As this year comes to a close, it’s apparent that Washington, which has long reigned supreme in the tree fruit industry, is dominating like never before. It’s on the upswing with an expected fresh apple crop of about 110 million bushels, while disastrous weather hit much of the rest of the country, most infamously Michigan.
Note: To read why Washington State Horticultural Association president David Douglas says labor remains Job Number 1 for the apple industry, click here.
The Washington Apple Commission (WAC), looking to call attention to the importance of the state’s apple business, recently commissioned a report titled “The Washington Apple Industry — Contributions to the State Economy and the Important Role of Exports.” The commission’s president, Todd Fryhover, and one of the report’s authors, Desmond O’Rourke, publisher of the “World Apple Report” and a columnist for American/Western Fruit Grower, discuss a few of the report’s findings here. Fryhover, incidentally, was able to get 20 firms to cooperate for the study, which makes it unique: “Normally they wouldn’t even share with one another.”
The study was necessary to show that in central Washington, the apple industry is absolutely the big game in town. Notes O’Rourke: “We don’t have a Boeing.” It’s an important point to drive home to people, particularly government officials, because apple growers do a notoriously poor job of blowing their own horns. “The wine industry gets so much press and it’s so much smaller,” he says.
Fryhover says the apple industry’s nature doesn’t lend itself to publicity. “There’s a good story here. It’s not corporate, it’s American families, but we employ 59,000 people. We don’t get credit not only for these jobs, but for putting out a fantastic product. We need to tell that story too,” he says, adding that if John Q. Public knew more about the industry, he’d say: “Wow. I didn’t realize they had a $7 billion impact.”
There were 3,500 apple growers in the state a little more than a decade ago, says Fryhover, but there are roughly only half that many today. That statistic is part and parcel of the drive to lower unit costs, says O’Rourke. While the average orchard might yield 40 bins an acre, the modern, high-density orchards can double that. “You must be at 80 just to pencil out — that’s the way the survivors in the industry are going,” he says, adding that the high-density trend has spread to all the top-producing states. “If you don’t, you can’t survive.”
The increasing consolidation means there are actually fewer acres in production, says Fryhover. A tree survey five years ago showed 172,000 acres, and by last year that number had dropped to 165,000. But because of increasing intensification, they may be setting records for crop size, or at least coming close. Of course, that’s what happens when you pull out orchards with 350 trees per acre and replant at 1,200 trees per acre.
The consolidation trend is being exacerbated by the heightened awareness of food safety and the (eventual) implementation of the Food Safety Modernization Act. The retail sector, which has gone through massive consolidation itself, is helping drive this through tough new mandates. “There is tremendous pressure to comply, and what that means is a lot of paperwork, because it’s great to have a paper trail showing your workers are in compliance,” says Fryhover. “But it all comes at a cost. Small growers will find it more and more difficult to compete.”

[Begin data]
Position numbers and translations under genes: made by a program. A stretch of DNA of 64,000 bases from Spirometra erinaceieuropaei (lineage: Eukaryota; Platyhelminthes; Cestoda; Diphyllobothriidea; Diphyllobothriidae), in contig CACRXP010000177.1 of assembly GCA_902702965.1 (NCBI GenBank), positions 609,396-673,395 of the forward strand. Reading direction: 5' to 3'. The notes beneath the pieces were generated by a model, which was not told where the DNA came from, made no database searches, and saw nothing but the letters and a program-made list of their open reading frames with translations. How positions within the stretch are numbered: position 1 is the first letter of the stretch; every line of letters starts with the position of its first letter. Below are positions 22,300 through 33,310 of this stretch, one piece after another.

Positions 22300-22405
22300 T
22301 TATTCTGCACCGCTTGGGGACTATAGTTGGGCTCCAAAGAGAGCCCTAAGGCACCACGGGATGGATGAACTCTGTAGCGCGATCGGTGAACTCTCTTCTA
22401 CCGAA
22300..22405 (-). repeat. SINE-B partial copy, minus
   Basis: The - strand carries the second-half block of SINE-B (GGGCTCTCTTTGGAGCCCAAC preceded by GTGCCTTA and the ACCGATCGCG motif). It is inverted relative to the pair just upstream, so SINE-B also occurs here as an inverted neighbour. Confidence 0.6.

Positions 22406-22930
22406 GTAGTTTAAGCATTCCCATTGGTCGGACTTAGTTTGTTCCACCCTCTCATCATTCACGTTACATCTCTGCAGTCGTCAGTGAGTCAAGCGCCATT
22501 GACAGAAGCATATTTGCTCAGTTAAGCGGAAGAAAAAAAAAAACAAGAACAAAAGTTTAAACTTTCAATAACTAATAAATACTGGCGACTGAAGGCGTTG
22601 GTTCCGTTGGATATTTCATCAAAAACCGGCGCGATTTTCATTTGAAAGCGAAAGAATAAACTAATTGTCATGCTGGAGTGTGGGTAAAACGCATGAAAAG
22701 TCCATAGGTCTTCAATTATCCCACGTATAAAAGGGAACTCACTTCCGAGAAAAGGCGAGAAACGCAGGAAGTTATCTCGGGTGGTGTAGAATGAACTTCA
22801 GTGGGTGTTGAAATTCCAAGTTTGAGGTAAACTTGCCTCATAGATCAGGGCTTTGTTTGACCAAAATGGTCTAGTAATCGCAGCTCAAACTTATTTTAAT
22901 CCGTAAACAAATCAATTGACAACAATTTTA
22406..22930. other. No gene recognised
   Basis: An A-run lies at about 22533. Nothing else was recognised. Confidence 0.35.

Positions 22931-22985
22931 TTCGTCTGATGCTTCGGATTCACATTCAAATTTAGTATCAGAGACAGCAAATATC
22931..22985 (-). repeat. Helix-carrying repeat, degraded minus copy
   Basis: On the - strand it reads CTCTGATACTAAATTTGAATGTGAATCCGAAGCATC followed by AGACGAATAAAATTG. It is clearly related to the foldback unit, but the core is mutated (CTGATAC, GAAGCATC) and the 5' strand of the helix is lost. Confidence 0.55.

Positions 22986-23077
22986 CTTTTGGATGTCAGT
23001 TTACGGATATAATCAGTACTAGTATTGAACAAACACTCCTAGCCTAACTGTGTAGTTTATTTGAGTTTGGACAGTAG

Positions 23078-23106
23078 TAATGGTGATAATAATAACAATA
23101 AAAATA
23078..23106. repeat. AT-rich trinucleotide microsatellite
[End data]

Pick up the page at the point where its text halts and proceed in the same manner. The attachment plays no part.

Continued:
The emergence of issues like food safety means the creation of whole new departments at many of the top apple grower/packer/shippers. Besides food safety experts, these expanding firms have large marketing staffs, huge accounting departments, in-house information technology experts, etc. “I was really surprised at the depth of the executive talent these companies now have; it’s certainly not just growing and packing,” says O’Rourke. “There’s so much competition between them, they are right on the frontiers of technology.”
Knowing that they must continually improve, and that such a commitment requires pure research, Washington growers have begun to tax themselves. They came to the realization that the best way to make that research happen is to pool their money to beef up dwindling university research budgets. In October 2011 the Washington Tree Fruit Research Commission passed a special project assessment on apples, including fresh, sliced, and processed apples. The revenue from the assessment will provide funding to establish contractual endowments with Washington State University to permanently expand and enhance the institution’s capability to conduct research of specific interest to tree fruit producers in the state. It’s no small piece of change; the assessment will terminate after a total of $32 million is collected, or eight crop years, whichever occurs first.
The U.S. population is growing, though not nearly as fast as in some parts of the world, and with per capita apple consumption basically flat, exports have to be increased or the industry cannot grow, says O’Rourke. It is somewhat ironic that the WAC funded this report, as until its domestic marketing program was dismantled as a result of a 2003 lawsuit, the WAC was the big promoter of apple consumption in the U.S.
The 2008 Farm Bill helped the export situation, and growers have had a great run the last two to three years. But the competition from countries such as Chile, South Africa, and New Zealand is only going to get stiffer, especially in one of the few areas of the world that’s expected to see tremendous economic growth. “Everyone, including us, is looking at Asia. It could get pretty crowded there,” says O’Rourke. “Growers will have to keep getting those unit costs down because they know that more competition is coming. There’s going to be little relaxation in the apple industry in the next 10 years.”